I rekindled an old flame today. It has been at least a month (probably more) since I have ridden my road bike. Maybe its a good sign that I am finally growing out of that phase of life.
Or maybe I never will.
Despite the fact that my 2009 race calendar ran up a tally of 20+ mountain races, and only 5 on the road, yet I still own a nicer road bike than mountain bike is a sign that I am still clinging on to something.
Which brings us to our first item: A stupid zoobie.
As I was walking out of the PE building with my bike in tow, leaving for a late afternoon ride today, some kid behind me with absolutely zero preliminaries blurts out, "How much did you pay for your bike?"
(Side note: This actually happens all the time. People seem to know that road bikes tend to cost a touch more than the Huffys they rode as kids, and love to hear people say out loud how much they paid. Get a frickin hobby)
I was quite taken aback at first that a complete stranger would ask such a personal question. Was I asking him how old his mom was? Or how much his girlfriend weighed? (standing next to him)
Of course not. I may have my own quirks and quite often show an immense lack of social awareness, but good heavens, even I know where the line is that designates something as "too personal". Why don't you just ask me the size of my jock strap while your at it?
As I stared at the seemingly innocent youth, trying to determine if he was actually sincere, or just playing some kind of sick joke, he added "If you don't mind my asking"
Oh, sure. Just like how old ladies at church can get away with saying ANYTHING about ANYBODY as long as the offending comment is followed by the standard "bless his heart" disclaimer.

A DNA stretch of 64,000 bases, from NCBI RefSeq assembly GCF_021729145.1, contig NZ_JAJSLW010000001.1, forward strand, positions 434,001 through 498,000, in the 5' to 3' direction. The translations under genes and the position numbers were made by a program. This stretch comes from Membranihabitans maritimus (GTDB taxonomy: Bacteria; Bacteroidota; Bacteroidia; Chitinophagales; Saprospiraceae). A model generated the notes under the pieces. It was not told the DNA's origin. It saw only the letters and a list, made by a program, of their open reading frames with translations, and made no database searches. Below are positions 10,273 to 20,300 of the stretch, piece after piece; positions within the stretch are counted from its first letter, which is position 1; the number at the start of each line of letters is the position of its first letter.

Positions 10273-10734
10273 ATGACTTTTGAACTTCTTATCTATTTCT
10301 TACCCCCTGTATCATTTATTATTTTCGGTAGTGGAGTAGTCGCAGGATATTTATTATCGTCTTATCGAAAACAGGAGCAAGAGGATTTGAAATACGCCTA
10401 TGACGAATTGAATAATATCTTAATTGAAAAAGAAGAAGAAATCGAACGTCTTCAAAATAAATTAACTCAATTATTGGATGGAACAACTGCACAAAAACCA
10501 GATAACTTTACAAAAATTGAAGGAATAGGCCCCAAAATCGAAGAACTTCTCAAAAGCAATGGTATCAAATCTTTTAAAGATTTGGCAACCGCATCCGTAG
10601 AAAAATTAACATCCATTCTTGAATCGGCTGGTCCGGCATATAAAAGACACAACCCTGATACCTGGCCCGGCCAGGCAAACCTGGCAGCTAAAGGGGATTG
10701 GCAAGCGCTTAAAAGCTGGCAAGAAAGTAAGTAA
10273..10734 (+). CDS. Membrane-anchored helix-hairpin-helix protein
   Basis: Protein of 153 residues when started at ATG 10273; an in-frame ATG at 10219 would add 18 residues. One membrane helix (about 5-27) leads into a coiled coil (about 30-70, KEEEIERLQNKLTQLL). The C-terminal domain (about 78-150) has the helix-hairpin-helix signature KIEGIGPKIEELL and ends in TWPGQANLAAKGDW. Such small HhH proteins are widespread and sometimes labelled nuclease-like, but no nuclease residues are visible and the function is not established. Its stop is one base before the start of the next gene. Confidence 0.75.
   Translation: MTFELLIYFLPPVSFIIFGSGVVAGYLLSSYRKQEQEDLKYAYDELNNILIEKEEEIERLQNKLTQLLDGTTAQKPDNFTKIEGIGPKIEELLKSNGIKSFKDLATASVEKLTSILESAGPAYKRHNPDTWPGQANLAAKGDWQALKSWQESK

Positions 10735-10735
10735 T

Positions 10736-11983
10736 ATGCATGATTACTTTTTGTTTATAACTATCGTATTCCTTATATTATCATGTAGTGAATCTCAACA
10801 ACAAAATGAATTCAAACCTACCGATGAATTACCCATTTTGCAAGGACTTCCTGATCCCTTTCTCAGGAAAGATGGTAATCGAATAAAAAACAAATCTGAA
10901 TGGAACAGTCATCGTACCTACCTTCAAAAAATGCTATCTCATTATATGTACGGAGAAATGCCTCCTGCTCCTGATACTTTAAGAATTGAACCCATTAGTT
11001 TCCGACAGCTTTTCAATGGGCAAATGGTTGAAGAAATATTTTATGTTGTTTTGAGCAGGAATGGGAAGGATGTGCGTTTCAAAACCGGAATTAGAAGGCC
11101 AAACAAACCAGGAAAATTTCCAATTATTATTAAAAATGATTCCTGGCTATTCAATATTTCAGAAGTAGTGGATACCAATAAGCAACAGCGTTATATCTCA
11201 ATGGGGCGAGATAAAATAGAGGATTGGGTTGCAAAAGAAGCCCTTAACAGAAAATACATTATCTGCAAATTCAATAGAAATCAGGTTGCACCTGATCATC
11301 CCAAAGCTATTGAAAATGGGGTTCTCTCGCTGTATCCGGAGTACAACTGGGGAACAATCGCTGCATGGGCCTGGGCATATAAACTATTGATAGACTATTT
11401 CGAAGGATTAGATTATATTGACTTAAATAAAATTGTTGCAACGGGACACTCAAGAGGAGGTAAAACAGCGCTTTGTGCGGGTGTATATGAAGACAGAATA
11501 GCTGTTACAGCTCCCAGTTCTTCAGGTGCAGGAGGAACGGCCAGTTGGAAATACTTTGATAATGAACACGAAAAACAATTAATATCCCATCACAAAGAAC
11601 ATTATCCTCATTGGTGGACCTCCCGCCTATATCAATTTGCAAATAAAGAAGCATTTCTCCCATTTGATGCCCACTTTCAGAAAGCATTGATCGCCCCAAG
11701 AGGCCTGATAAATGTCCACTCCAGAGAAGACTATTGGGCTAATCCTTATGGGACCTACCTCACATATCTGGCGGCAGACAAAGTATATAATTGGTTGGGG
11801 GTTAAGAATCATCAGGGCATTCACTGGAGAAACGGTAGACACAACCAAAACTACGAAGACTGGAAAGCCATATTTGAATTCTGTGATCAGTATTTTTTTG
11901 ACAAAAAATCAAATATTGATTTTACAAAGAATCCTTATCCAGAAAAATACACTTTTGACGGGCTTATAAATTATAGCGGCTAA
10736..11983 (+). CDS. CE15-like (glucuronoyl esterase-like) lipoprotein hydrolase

In this case the "if you don't mind" comment only solidified his stupidity and persistence. I stalled, stammered, stuttered, and stared back, not sure what to say. A million ideas ran through my head as to how I could respond.
I quickly began to add up all the parts and their respective costs, wondering if I could even come up with any kind of total monetary value. However, the first part I came to was to the saddle, the limited edition SLR. Sure it cost a couple of bucks, but take into account the hours of eBay searching, bidding, waiting, rebidding, stressing, losing, re-finding, bidding, stressing, and finally winning; there was no way I could put a monetary value on it.
And the list went on.
Each and every part was handpicked, scoped, weighed out, saved up for, reviewed, and installed by hand, by yours truly. (And just why don't I race road anymore?) The only thing original left on the bike was the frame, a few logo stickers on the frame, and the shifters.
After running through the options, I finally mumbled something about how the original retail value was something like such and such amount
"Wow" he mused. Yeah, wow is right, I thought to myself, I should have just bought the thing, left it stock, and dumped my money into a fat diamond ring, maybe I'd be married by now.
He then proceeded to tell me how expensive bicycles are, but that you can find really good used ones for $200.
I didn't dare say a word about my seatpost...